It's an asymmetric cable-stayed bridge, with the deck supported from an A-frame pylon sitting to one side of the lake channel. It has a main span of 80m, and is 150m long and 18.5m wide. The tower is 56m tall. Both the deck and the pylon are in reinforced concrete.
The bridge was designed by Babtie (now part of Jacobs) with Nicol Russell Studios, and built by Balfour Beatty. It shares a number of similarities to Nicol Russell's previous Leven Crossing bridge at Glenrothes. The design was reportedly the winner of a competition, although I've not found any details on that. The bridge won the ICE's North West Merit Award in 2005.
I never really like A-frame pylons, visually. I can't quite figure out what it is about them that I dislike. At Marine Way, an effort has been made to shape the head of the tower, but the legs themselves are still a bit too bland.
From above, the decision to anchor the cables directly into the edge beams, rather than through small cantilever stubs, seems a little unfortunate. It creates a level platform likely to attract people to hop over the main parapet, and hence needs protecting with awkward cables, as shown.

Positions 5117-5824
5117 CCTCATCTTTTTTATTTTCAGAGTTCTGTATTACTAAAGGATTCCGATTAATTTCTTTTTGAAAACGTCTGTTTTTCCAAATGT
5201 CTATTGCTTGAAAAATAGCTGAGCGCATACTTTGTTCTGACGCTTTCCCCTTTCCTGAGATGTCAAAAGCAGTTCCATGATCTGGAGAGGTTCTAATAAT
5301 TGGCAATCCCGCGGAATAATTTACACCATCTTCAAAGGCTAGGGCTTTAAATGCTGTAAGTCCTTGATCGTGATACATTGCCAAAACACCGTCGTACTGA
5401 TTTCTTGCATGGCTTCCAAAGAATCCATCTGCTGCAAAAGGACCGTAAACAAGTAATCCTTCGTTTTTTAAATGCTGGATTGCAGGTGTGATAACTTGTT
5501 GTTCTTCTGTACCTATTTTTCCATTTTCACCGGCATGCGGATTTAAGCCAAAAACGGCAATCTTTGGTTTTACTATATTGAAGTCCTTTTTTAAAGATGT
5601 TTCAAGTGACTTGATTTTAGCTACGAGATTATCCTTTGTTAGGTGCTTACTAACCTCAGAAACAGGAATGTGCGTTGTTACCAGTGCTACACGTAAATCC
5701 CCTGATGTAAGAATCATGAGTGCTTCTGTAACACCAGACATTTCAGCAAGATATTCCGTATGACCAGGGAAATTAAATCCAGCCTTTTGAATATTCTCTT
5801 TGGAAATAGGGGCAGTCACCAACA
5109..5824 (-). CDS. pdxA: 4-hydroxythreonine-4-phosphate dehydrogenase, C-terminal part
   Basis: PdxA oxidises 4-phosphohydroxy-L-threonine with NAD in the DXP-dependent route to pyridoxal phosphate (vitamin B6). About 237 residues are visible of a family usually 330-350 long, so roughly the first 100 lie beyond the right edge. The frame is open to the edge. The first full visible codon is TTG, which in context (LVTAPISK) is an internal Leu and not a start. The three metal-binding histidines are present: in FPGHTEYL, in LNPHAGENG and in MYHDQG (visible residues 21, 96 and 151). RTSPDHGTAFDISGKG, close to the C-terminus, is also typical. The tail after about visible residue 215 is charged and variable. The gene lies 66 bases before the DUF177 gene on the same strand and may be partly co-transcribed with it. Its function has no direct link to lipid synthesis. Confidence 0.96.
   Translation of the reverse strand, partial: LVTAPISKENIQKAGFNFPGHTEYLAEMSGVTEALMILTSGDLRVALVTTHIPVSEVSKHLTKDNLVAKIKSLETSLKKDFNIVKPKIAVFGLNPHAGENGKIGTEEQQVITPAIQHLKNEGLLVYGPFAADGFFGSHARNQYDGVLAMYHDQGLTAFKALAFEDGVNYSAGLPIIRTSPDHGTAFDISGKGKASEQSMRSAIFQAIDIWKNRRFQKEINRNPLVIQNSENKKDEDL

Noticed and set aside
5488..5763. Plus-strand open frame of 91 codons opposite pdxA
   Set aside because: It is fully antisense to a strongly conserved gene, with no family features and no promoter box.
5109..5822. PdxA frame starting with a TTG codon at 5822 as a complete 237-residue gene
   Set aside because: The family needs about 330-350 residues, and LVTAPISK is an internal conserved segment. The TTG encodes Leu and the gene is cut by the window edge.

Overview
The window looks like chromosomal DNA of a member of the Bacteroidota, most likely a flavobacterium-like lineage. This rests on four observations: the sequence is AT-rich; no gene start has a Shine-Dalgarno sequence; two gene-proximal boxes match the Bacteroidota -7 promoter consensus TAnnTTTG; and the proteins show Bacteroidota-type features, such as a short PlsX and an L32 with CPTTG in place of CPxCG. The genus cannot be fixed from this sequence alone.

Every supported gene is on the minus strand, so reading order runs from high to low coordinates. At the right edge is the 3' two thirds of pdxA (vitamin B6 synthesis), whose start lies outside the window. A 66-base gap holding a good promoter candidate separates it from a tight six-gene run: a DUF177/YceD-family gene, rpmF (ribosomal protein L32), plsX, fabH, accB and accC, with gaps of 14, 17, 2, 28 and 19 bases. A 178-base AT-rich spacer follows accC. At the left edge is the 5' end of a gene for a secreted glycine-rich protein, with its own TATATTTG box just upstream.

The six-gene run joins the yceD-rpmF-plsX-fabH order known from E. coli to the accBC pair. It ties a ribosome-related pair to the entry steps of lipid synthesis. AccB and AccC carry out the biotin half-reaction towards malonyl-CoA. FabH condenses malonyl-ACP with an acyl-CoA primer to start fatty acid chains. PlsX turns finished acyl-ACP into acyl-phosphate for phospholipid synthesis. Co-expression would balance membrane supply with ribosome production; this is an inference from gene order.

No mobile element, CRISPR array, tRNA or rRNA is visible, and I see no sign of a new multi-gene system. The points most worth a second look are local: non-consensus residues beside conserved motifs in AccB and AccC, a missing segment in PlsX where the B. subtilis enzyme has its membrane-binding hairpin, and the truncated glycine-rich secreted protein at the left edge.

On the whole, it's certainly not an unattractive cable-stay bridge, but it does strike me as a little out of place, especially set against the other bridges which span this artificial lake (I covered one last time, and the other will be my next post). There seems no pressing reason to have to span the lake without intermediate piers, and an attractive bridge could have been designed which was far less expensive. Whether the bridge fulfilled its aim to act as a catalyst for regeneration, although looking at the surroundings, I doubt there is much that a more modest bridge wouldn't also have facilitated.